Posted: Jun 20, 2022 1:50 pm
by Spearthrower
jamest wrote:
Spearthrower wrote:
contemplating reality with an open mind

Incidentally, you're saying here that reality is independent of mind.

No, I'm saying that reality is independent of (transcends) facts about our observed universe.

Discerned by....?

Pure thought.... a quality apparently dependent on the observed universe? Or 'thought' is from outside the realm of knowledge? If so, it doesn't seem in the slightest bit odd to you to erect a postulate that can't be tested only to support it with an 'explanation' that can't be tested? For me, these amount to nothing more than statements of faith, not amenable to anyone other than a 'believer'.

jamest wrote: That there are no such facts relevant in any endeavour to contemplate reality (try naming one!)

It's another example of me not really understanding what you're saying.

Every means of 'contemplating reality' is derived from observations.

jamest wrote: Also, that any such endeavour can only proceed upon the basis of reason alone... philosophy.

I mean, in the most banal sense, sure. We have to use our thoughts to think about things, and philosophy is essentially the study of our thinking, particularly with respect to how cogently we're thinking about things.

But the idea that one thinks in the absence of observable 'reality' isn't something that strikes me as a sensible contention. Quite the contrary - it appears to directly contradict observation, and amounts to nothing more than another statement of faith. To believe it, all you need do is believe it.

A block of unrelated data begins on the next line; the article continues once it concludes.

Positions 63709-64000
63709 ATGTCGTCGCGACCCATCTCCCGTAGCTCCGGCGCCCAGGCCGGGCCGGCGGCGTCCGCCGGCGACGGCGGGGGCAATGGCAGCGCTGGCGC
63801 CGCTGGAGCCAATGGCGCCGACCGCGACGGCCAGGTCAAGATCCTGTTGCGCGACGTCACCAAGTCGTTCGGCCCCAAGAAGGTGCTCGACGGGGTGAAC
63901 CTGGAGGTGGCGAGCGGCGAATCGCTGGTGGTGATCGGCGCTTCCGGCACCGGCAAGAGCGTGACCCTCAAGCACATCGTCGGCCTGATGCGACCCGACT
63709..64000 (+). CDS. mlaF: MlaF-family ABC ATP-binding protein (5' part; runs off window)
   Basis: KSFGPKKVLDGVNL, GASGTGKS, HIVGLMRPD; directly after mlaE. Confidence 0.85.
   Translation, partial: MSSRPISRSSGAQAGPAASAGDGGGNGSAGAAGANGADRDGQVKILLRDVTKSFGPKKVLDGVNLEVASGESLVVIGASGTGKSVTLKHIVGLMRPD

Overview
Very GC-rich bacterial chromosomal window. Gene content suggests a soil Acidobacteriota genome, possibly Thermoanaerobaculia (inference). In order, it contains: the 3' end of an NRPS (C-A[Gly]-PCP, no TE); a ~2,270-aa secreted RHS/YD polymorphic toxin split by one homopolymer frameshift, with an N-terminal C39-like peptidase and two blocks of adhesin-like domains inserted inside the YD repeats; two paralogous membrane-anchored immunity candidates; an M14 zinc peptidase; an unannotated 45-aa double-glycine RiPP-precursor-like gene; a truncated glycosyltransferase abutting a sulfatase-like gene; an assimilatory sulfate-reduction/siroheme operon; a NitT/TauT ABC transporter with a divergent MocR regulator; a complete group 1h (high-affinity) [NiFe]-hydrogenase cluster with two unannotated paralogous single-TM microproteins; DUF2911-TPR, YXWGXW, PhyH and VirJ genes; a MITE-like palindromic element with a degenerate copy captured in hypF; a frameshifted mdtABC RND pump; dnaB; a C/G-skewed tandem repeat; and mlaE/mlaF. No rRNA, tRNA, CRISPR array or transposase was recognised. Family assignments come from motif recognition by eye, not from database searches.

jamest wrote:Bottom line:

The ontological value of facts about the observed universe is zero.

The ontological value of facts is zero? Have you tried walking out of a 3rd floor window recently? An observable fact about 'reality' should absolutely inform and direct one's ontology, else it's not philosophy you're doing.... maybe you're talking about poetry? But even that employs observations, else it'd be impossible to communicate ideas to one another.

I just don't think you're making any sense here.

jamest wrote:Few, seemingly, ever fully realise this fact.

i.e. not actually a fact

jamest wrote: A fact not about the world, but about the limits of empirical knowledge. A fact unveiled by reason alone.

A false fact - a make-believe fact, a dragon whirling in the air breathing sulfurous haze.

jamest wrote:The true value of philosophy goes right over most people's head because they have not considered this, or understood it.

Or else, with no wells poisoned, other people don't concur with your certainty, and having availed themselves of the sum of philosophical discussion from ancient to present times, recognize no trend of philosophy corroborating your statements which you've attempted to decree into the status of facts. Facts, which you also declare, are basically unknown to all but a special few.

I really don't think that you do philosophy jamest, nor am I even convinced that you know what it is. I have studied essentially all the most well known philosophers from many different traditions - you don't share positions or methodologies with any of them, you don't acknowledge the history and evolution of philosophical thought, but more importantly, you just don't sound like any of them. You don't sound like you're using philosophy to arrive at your statements. Rather, for me, you seem to use the word 'philosophy' as a proxy to boost the perceived merit of an assertion regardless of its empirical or logical merit in place of actually providing substantive logical reason for accepting those statements, whereas my take on philosophy is that both philosophers and philosophy employ some established process (often faulty historically) of attempting to discern what can truthfully be said about the universe.